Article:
Donald Trump’s hair reportedly turned orange by a Just for Men hair product. This is probably a serious thing to Trump, but less so to the rest of us. But there a real concern about these Just for Men products. An increasing number of men are reporting severe allergic reactions to “Just For Men” hair and beard products. The reactions include burning, difficulty breathing, dizziness, faintness, hives, rash, redness, scarring, and swelling. The reactions are being reported not just by new users, but also by long-time users who had previously never experienced any problems. The reactions are so severe that some users had to go to the emergency room, or even be hospitalized. Many users needed antibiotics and steroids to treat the reactions.
The “Just For Men” website tells users to always first do a patch test before using the product: “Always do a simple skin allergy (alert) test 48 hours before you use your Just For Men product. Do the patch test on the inside bend of your elbow each and every time.” The products include a similar warning.
The culprit appears to be p-Phenylenediamine (PPD), a dye derived from coal tar that helps color hair. The Centers for Disease Control and Prevention (CDC) lists PPD as a contact allergen. It was voted “Allergen of the Year” by the American Contact Dermatitis Society in 2006, a finding that was published in the journal Dermatitis. Its allergic nature was subsequently confirmed by a 10-year review of the allergen in 2011 that was also published in Dermatitis. A Consumer’s Dictionary of Cosmetic Ingredients says that PPD can cause “intense skin irritation and blisters.”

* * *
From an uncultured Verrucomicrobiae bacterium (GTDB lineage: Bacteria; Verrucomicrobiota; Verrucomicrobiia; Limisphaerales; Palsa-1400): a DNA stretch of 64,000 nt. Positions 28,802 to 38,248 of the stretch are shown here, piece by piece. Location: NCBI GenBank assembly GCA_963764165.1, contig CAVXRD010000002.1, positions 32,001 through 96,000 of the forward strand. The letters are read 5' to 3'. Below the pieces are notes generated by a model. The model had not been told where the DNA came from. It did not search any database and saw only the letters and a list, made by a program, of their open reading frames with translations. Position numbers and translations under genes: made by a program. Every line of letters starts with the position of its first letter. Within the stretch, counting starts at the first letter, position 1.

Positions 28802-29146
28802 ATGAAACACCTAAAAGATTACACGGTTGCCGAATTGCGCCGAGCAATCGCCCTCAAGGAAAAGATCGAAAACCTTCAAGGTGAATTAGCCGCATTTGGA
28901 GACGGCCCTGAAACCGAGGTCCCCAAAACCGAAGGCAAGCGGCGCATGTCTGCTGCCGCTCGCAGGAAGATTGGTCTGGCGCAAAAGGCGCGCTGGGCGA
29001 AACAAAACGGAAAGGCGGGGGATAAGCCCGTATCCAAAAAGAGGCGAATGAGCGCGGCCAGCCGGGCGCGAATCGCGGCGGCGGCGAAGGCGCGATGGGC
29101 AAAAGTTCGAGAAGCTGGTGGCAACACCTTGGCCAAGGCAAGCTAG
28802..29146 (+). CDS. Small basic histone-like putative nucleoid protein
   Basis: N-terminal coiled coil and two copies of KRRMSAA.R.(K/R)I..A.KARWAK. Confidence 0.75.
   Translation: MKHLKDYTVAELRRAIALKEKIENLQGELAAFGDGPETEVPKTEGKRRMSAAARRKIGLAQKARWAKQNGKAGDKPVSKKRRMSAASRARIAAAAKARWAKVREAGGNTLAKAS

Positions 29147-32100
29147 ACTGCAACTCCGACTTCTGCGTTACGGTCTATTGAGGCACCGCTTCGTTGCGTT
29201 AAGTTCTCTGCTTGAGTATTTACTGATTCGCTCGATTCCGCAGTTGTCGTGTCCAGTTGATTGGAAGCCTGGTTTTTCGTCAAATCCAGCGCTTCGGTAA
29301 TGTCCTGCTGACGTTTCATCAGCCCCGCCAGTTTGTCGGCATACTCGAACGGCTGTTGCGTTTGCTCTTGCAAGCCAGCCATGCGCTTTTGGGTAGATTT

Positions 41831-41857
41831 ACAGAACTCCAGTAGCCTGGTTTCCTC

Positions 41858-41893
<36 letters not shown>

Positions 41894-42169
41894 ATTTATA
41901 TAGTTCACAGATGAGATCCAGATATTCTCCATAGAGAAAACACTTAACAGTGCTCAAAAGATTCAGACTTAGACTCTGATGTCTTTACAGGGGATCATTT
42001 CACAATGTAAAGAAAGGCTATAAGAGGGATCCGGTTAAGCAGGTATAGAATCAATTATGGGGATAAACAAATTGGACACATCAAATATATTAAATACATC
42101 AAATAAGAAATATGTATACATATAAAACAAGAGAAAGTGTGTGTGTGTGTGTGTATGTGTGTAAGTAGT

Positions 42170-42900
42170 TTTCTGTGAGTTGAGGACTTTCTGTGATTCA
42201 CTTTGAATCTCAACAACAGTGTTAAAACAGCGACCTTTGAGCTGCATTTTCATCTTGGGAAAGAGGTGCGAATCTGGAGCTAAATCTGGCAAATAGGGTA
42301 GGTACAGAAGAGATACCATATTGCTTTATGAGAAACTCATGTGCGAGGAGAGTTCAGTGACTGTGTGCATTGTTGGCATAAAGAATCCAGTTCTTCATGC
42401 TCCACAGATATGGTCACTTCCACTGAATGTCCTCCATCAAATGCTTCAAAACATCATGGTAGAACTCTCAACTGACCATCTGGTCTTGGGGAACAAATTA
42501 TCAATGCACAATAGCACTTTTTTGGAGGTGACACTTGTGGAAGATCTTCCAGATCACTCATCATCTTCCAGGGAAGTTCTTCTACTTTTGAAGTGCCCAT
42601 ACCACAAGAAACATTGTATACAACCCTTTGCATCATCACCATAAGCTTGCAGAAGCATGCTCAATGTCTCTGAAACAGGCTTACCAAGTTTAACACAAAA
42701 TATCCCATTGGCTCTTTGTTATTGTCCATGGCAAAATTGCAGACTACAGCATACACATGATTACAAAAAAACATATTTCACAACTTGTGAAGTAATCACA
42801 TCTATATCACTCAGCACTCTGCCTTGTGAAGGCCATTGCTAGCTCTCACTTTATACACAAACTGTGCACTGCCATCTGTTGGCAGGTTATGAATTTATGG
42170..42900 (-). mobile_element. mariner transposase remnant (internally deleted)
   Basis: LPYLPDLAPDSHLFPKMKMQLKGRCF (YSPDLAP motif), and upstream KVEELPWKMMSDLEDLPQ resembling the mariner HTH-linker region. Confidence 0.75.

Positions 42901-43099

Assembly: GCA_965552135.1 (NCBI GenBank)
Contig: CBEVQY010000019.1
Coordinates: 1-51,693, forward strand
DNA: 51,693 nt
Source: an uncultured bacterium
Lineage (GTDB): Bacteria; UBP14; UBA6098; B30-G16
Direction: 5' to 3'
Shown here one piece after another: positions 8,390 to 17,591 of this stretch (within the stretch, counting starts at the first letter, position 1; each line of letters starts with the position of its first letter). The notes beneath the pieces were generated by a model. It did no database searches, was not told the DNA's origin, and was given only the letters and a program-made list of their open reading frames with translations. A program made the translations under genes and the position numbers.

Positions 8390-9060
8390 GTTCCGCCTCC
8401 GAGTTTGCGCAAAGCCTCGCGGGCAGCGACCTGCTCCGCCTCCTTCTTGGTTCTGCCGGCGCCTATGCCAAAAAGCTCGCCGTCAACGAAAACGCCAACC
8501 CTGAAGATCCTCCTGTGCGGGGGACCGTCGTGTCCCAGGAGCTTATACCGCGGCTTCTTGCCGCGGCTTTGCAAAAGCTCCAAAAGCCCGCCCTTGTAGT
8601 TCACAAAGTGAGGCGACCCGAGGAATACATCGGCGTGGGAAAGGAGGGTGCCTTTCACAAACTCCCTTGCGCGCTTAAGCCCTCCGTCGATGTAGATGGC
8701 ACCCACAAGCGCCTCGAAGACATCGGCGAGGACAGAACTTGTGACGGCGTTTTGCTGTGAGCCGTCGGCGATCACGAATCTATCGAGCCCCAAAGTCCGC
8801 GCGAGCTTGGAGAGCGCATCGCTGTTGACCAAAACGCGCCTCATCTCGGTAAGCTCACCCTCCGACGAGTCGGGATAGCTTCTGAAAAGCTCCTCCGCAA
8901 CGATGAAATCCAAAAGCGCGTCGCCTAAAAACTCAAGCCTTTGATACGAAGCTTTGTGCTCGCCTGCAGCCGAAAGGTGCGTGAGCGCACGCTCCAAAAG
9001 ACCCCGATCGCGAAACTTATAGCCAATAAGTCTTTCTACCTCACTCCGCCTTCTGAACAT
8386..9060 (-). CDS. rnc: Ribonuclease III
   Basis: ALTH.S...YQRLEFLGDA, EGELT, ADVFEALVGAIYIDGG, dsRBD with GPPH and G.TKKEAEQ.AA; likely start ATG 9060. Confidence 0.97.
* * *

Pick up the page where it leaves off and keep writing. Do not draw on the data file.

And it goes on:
Race May Matter
Over the past decade, Just for Men launched a targeted marketing campaign to induce African American males to purchase their products. Walt Frazier uses it and he looks great so it will work on you too. One lawsuit argues that this racially motivated advertising was done even though the company knew that Just For Men Jet Black color shade intended for African American consumers contained 17 times more p-Phenylenediarnine (“PPD”). Also, the claim alleges the sensitization rate to PPD is five times greater for African American males than white males. In spite of this risk, , the company did not warn that African-American males had a greater likelihood of an injury using these products.
Are These Just for Men Claims Viable?
The short answer is I do not know if these Just for Men lawsuits will stick. There need to be enough cases to make it work. The plaintiffs tried an MDL for medical monitoring, arguing that patients needed future medical testing to see if they suffered an injury. A federal judge dismissed that claim pretty quickly and, in my opinion, with good reason.
The medical monitoring angle was taken because there are not enough victims. In mass tort products liability cases where must of the injuries are serious but not catastrophic, you need a large number of plaintiffs to make the litigation work. If any of these cases were an auto tort case, they would be fine cases. But it will cost millions of dollars to do discovery in product liability cases like these. So there needs to be enough cases to make that make sense. Will there be a large volume of these Just for Men allergy claims? At this point, no one knows.